Monday, March 20, 2006

Notes on Psychological Essentialism

The basic tenet of psychological essentialism is the idea that key human cognitive processes, those which determine how we approach experience, reflect a basic belief that unobservable essences are causally responsible for the surface features we observe. As such, the world is divided up into essences from which preset associated properties can be inferred.

The concept seems to have been introduced by Douglas L. Medin (Psychological Essentialism, 1989) during his investigation into similarity-based and explanation-based categorisation processes. Medin argued that categorisation is theory-driven, whereby concepts must conform to an overall world-view, rather than just a delineation of phenomena by lists of observable attributes. He also suggested that psychological essentialism can function with "placeholders" in that one can believe that a given category possesses an essence without knowing what the essence is, thus supporting inductive generalisation under ignorance of 'true causes'. Seen this way psychological essentialism can be understood as a reasoning heuristic which, according to several studies, e.g., by Susan A. Gelman (Essentialism in Everyday Thought, 2005), is readily available to, and used by, preschool children and adults alike.

H. Clark Barrett (On the Functional Origins of Essentialism, 2001) argues that, scientifically speaking, it is not enough to see psychological essentialism as simply a useful strategy and argues that speaking of a propensity for humans to 'essentialize' entails making proposals about where such a propensity comes from and, in particular, the cognitive mechanisms by which it is subserved. He sees a process of natural selection, operating on competing representational and inferential systems, as a rich area for further investigation.

Gelman (2005) argues that the propensity for essentialization is influenced by the language that children hear. For example, she has some evidence that, to a child learning language, nouns imply that a category is relatively more stable and consistent over time and contexts than adjectives or verb phrases - e.g. "carrot-eater" was judged by a group of 5-7 year olds as being a more stable property of someone than if they are merely said to "eat carrots when they can."

Johannes Keller (In Genes We Trust, 2005) argues that, as well as epistemic motives, there are existential and ideological motives behind psychological essentialism which provide potential links to increased levels of prejudice and stereotyping.

I will look into some of this in more detail and I have made these notes simply to pull out some of the threads of what appears to be a burgeoning area of investigation. Despite the demise of essentialist metaphysics, it seems to me that essentialism nevertheless dominates laypeoples' beliefs and attitudes. Reading the likes of Keller there seem to be grounds for correlating essentialist beliefs and attitudes with some of the negative aspects of the present state of the world. This I need to do a lot more work on. As previously noted, I am currently most interested in seeing how far these contemporary studies of the ubiquity of essentialism underpin the understanding of perception held by Madhyamikan Buddhism and, consequently, how far Madhyamikan Buddhism offers an appropriate approach to moving away from its dominance, should that be desirable.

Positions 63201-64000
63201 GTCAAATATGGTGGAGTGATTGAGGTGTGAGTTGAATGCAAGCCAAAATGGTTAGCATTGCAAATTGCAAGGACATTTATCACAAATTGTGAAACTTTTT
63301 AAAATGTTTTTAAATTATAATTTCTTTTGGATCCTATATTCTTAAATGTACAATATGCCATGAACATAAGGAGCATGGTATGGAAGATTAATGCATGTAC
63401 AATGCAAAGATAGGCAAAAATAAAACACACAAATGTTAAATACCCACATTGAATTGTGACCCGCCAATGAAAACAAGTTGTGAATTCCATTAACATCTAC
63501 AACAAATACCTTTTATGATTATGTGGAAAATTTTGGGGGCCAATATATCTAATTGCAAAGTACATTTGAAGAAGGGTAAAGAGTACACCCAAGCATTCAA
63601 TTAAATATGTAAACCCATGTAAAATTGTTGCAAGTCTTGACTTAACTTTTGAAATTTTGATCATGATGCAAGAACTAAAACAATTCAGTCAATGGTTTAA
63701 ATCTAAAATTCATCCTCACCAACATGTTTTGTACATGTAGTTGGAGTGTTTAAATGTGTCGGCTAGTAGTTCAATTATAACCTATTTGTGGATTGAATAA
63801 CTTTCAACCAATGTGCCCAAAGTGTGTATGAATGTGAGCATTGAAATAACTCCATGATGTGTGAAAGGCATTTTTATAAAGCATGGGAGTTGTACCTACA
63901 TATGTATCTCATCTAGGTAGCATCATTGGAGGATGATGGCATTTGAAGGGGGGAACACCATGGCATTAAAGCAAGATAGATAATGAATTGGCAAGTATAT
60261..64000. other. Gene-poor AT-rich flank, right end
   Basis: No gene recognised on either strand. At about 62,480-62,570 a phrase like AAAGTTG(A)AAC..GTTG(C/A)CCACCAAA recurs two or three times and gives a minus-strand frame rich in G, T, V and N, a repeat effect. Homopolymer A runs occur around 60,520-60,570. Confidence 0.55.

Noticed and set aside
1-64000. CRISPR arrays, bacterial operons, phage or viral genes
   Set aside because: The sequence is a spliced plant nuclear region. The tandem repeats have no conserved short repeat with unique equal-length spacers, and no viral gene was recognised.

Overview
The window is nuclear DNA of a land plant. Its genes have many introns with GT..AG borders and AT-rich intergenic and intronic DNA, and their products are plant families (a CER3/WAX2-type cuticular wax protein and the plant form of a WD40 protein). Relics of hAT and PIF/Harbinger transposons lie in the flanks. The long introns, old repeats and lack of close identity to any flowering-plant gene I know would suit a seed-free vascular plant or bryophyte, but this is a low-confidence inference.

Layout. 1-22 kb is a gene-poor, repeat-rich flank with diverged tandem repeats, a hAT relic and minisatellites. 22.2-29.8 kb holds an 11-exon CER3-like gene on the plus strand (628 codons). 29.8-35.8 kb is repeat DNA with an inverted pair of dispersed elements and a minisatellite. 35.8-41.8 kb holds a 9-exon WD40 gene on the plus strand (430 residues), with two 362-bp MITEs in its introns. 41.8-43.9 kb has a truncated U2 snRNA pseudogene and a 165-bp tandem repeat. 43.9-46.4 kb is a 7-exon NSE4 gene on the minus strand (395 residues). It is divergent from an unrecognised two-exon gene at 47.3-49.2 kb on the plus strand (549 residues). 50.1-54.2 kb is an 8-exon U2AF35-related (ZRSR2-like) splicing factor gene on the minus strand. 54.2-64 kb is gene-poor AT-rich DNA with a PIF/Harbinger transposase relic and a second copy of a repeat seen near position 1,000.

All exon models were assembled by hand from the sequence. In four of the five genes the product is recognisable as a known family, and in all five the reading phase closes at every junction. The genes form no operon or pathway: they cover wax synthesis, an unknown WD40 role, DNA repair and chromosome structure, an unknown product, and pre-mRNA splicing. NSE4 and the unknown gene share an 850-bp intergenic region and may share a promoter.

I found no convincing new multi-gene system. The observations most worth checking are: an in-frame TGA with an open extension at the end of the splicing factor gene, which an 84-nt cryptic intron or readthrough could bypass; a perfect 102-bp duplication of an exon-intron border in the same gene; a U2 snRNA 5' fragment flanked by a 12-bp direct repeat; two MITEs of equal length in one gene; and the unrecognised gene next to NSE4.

To wrap up these notes, I find it interesting that the propensity to essentialize may be best conceived as a successful evolutionary expedient. This fits well with a pragmatist perspective and curtails the scope of metaphysics (in its "How It Really Is" guise) somewhat. Also, it seems as though psychological essentialism could account for the ubiquity of folk theories of causation which I have touched upon recently and, perhaps, could be what was behind the beginning of philosophy when it first went behind appearances to unobservable true causes.

5 comments:

Matt Kundert said...

Some forty years, I think Paul Feyerabend suggested that as long as we have common speech, we are going to have the idea of "mind", the one that he and Sellars, and later Dennett and Rorty, were trying to explain the existence of. This line of thought is the one that Dennett and Rorty have taken in basically arguing that "mind" or "consciousness" (as everything else we talk about) is created by playing a particular language-game.

I think the same thing about essentialism. I'm not sure there's necessarily anything wrong with common sense, at least in relation to essentialism, as long as people beginning in common sense don't get all "philosophical" (which is what, I think, Wittgenstein complained about, with the transposing of words and such from one context to another). In this relation, I'm thinking of the beginning of chapter four of Rorty's CIS, where he talks about ironists and metaphysicians.